My Rating:

four

 

I received a copy of If You Were Me from the publisher, in exchange for a review. In no way at all did this affect my thoughts.

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Book Review: Flesh and Blood by Simon Cheshire

Published 12th March 2015 by RED EYE (Stripes Publishing).

Goodreads Synopsis: I must record the facts that have led me to where I am now. So that, when someone reads this, they understand. Sam Hunter’s neighbours are pillars of the community, the most influential people in town. But they’re liars too. The Greenhills are hiding something and Sam’s determined to find out what it is. As his investigation unfolds, he realizes the lies reach further than he ever imagined – is there anyone he can trust? Uncovering the horror is one thing …escaping is another. A chilling new story in the Red Eye series.

My Review: No exaggeration, I jumped up and down for a while when I heard about Stripes Publishing’s new imprint – RED EYE – a series of new horror YA novels, starting this year. I haven’t gotten around to reading the first two in the series yet, but was very excited when I was able to read this instalment!

Flesh and Blood centres around Sam Hunter, who moves to a nicer and seemingly perfect neighbourhood after his dad’s success. Everything seems dreamily brilliant until he stumbles across the first horror, and then notices some strange traits in his neighbours… Then begins to search for the horrifying, shocking truth behind the Greenhills.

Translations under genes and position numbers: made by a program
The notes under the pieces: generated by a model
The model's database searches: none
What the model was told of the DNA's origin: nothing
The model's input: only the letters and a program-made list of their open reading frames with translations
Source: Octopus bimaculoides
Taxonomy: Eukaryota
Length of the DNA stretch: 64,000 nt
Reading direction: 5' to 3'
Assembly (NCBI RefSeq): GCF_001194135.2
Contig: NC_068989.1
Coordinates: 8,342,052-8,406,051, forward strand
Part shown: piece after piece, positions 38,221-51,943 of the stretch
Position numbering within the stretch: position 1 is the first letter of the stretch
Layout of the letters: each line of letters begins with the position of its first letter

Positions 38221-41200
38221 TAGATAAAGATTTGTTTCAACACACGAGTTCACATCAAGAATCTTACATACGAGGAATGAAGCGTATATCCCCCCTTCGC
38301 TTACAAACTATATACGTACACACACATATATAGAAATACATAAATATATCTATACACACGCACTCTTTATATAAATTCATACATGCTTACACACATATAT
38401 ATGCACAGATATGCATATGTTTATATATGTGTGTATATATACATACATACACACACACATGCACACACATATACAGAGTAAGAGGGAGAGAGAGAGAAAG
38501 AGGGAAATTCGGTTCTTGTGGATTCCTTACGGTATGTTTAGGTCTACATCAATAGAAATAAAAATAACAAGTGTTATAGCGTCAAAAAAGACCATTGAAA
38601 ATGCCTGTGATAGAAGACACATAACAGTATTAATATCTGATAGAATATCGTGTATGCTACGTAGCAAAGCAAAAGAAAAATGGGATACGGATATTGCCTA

I was absorbed in the story straight away and loved the format it was written in: Sam’s narration felt really honest and I liked how it was written as a report, stating the facts with occasional present-tense comments about what had happened. Sam is a very three-dimensional feeling character. The decisions he makes in this book are bound to drive people crazy… But in a weird way, I understood him because it was just realistic.

Despite the suggestive cover image and the title Flesh and Blood, it was a lot gorier and freaky than I’d assumed – and it got freaky and gory very quickly. I’d read on the press release that this book wasn’t for the “faint hearted” and… Well, I can’t emphasise that enough… I got pretty squeamish at a lot of points! The story is pretty brutal. The plot was really great and felt like a classic horror story, yet refreshing – but the themes were just unnerving.

I don’t even know how to talk about the ending. No words will do it justice! It’s twisted, horrific, and makes you question everything you knew about the main character – though I think it gave him more depth. It’s safe to say the last pages will be stuck in your head for days. I’m still wishing I knew what happened next – but in a good way. The cliffhanger-feeling is pretty epic in this.

Overall, I was really blown away by my firs RED EYE read, and I will definitely be seeking out the other books from the imprint as they’re released. It was riveting: The story is definitely one of the most grim things I’ve come across – some points I got real chills. Definitely recommended, though only if you can handle its creepy contents. I’m now apprehensive about going to the doctor’s.

My Rating:

four

I received a copy of Flesh and Blood from the publisher, in exchange for a review. In no way at all did this affect my thoughts.